Marama Davidson and Golriz Ghahraman in Aotea Square. Photograph: Todd Henry

Golriz Ghahraman: This is not the New Zealand that welcomed me

History has shown us time and again how atrocity begins with cheap opportunistic hate speech against minorities. It has to stop in New Zealand, now, said refugee and MP Golriz Ghahraman in a speech at the Aotea Square rally on Saturday. Below, an edited transcript

E nga mana, e nga reo, e nga karangatanga maha. Tena tatou katoa.

Our nation’s heart is broken. My heart is broken today.

But from the bottom of my Kiwi, refugee, migrant, heart, I want to thank you. Thank you for being on the right side of history today. It matters. It matters to our community.

We are hurt. We are in shock. And we are scared. They want us dead. Our Nanas, our Granddads, our Mums and Dads, our little kids. We learnt that on Friday for sure, but for some of us that hate that led to the violence yesterday in Christchurch, we’ve felt it out there on the street for years.

That hate, it isn’t the New Zealand who welcomed me and my family here as asylum seekers all those years ago. I will never forget that. I was nine years old. I remember the fear. It was palpable. Going down that escalator at Auckland Airport, we knew that if we were turned back the unthinkable was possible. We had escaped oppression of the worst kind. Torture. We’d seen a war. That is what refugees are made of.

But we weren’t sent back. We were welcomed here, and I remember now and will remember always that yesterday in that mosque a Syrian family, just like us, were gunned down after surviving the war in Syria. They survived that war, but they were killed in Christchurch, New Zealand.

That isn’t the New Zealand that welcomed me but it is New Zealand today. It’s part of who we are, and we have to fix that, starting by acknowledging that we have to fix it.

We owe them the truth. This was terrorism. It was an act of terror. And it was an act of terror committed by white supremacists. It was an act of terror that had been planned for some time by white supremacists. The killer had the words “UN Migration Compact” written on his gun.

I know that every time I walk into a room or on to the stage I do that as a refugee, as the first refugee MP in New Zealand, as a woman of colour, as a woman from the so-called “Muslim World”.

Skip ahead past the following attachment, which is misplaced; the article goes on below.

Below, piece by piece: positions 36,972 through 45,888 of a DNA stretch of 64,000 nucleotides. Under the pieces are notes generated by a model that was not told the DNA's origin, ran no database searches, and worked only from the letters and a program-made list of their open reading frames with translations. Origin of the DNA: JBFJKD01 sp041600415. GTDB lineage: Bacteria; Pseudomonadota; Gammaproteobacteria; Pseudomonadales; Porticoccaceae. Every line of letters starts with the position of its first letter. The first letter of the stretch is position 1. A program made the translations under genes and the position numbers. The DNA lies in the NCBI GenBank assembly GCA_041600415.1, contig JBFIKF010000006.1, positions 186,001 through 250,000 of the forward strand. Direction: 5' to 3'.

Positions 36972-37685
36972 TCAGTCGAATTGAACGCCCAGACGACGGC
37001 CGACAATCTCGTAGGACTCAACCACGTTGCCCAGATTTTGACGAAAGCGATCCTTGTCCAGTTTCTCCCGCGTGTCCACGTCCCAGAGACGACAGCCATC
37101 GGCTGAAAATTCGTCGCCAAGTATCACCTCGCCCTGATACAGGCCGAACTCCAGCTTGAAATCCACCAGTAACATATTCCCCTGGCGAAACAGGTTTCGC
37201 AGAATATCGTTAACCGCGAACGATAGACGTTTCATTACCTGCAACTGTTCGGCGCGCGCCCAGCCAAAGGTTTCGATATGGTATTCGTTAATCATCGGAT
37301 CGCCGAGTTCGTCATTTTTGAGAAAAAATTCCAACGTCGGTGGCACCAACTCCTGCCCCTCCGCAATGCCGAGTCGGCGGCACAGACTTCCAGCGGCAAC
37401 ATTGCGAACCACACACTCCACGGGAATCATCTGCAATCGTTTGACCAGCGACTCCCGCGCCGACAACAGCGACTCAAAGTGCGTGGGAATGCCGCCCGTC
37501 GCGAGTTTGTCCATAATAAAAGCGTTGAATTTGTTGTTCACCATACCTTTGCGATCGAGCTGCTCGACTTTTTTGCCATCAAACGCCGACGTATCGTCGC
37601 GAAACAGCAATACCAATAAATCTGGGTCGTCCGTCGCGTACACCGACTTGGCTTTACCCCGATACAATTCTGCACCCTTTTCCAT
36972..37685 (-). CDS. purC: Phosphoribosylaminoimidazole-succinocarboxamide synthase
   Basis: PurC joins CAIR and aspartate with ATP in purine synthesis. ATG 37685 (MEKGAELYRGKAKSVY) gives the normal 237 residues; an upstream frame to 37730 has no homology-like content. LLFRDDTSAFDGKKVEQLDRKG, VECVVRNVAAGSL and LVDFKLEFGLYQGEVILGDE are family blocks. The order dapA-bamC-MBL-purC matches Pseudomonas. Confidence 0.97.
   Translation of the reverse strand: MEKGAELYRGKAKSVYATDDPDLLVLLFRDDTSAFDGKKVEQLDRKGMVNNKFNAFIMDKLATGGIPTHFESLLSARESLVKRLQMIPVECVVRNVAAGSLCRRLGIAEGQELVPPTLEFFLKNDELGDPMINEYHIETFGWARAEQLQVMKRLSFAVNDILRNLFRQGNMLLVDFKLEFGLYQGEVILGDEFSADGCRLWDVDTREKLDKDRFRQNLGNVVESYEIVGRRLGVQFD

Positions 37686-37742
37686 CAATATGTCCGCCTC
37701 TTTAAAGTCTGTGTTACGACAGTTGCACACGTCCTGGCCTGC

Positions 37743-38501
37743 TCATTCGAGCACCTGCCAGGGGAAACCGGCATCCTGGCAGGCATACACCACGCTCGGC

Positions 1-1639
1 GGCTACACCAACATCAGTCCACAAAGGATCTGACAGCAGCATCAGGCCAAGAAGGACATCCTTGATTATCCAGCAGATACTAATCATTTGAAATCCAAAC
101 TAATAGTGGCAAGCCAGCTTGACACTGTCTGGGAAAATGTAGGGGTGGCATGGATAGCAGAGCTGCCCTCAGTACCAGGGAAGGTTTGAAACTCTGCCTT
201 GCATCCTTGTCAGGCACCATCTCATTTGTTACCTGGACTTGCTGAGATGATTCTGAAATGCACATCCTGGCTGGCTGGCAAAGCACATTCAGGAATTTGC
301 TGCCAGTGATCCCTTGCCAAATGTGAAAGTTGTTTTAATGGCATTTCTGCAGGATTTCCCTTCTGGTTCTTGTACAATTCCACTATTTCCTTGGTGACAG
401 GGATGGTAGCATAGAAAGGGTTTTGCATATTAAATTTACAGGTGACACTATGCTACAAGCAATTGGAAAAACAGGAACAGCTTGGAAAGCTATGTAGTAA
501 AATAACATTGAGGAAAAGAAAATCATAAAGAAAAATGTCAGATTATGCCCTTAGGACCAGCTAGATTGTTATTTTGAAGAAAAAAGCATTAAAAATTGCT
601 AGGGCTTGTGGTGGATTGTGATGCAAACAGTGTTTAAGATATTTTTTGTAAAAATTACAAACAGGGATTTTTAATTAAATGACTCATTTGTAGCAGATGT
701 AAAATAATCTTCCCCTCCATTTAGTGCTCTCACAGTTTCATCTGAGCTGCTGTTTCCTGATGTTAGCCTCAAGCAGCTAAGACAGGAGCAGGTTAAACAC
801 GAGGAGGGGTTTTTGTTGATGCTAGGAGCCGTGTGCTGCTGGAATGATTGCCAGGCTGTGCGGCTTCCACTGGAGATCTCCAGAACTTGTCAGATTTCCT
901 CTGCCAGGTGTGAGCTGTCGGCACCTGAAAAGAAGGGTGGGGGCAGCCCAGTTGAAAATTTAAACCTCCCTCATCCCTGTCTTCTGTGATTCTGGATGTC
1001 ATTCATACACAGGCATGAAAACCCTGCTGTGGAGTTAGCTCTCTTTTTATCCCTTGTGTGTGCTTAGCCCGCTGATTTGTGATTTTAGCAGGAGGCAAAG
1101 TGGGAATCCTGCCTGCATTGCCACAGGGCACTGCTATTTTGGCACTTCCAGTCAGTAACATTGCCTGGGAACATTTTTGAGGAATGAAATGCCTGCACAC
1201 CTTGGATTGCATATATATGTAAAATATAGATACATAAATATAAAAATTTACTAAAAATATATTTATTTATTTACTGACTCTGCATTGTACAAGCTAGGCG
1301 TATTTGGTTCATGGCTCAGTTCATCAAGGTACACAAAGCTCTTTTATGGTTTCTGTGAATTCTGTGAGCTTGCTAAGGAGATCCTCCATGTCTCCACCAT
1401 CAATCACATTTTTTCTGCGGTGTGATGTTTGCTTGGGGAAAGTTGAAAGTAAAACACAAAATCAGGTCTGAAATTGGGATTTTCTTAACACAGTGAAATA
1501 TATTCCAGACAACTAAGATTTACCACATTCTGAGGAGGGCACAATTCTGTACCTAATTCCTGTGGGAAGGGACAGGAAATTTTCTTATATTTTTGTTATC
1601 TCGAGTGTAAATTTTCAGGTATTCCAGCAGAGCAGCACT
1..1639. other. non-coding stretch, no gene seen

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From the moment I said I was going to stand as candidate, from the moment I said I might be someone who might deserve to take part in the democracy here I’ve been receiving the hate and violence online. I remember that they said “it’s time to load our shotguns” when I announced my candidacy.

I receive all of your love and it helps so much, but I do want to acknowledge that there’s also the hate and it always has been there. I said it in my maiden speech and I want to say it again here today. We have to hold people to account. From the trolls on the internet, right up to the people who sit in the House of Representatives with me, or on our TV screens. Every time they use the politics of hate and division and xenophobia we have to hold them to account.

Because we feel it out there on the street. We can’t shed our skin, so they have to stop and we have to stop them. Every time they weaponise the concept of “free speech” to lie about us, to scapegoat us, we know where that ends. We learned it on Friday, and history has shown us time and again how atrocity begins with cheap opportunistic hate speech against minorities. It has to stop in New Zealand, now.

I do want to say that the fact that you are all here today makes me believe that we will stop them. The fact that you are here today speaks to the strength and the goodness of New Zealand’s values. I thank you.


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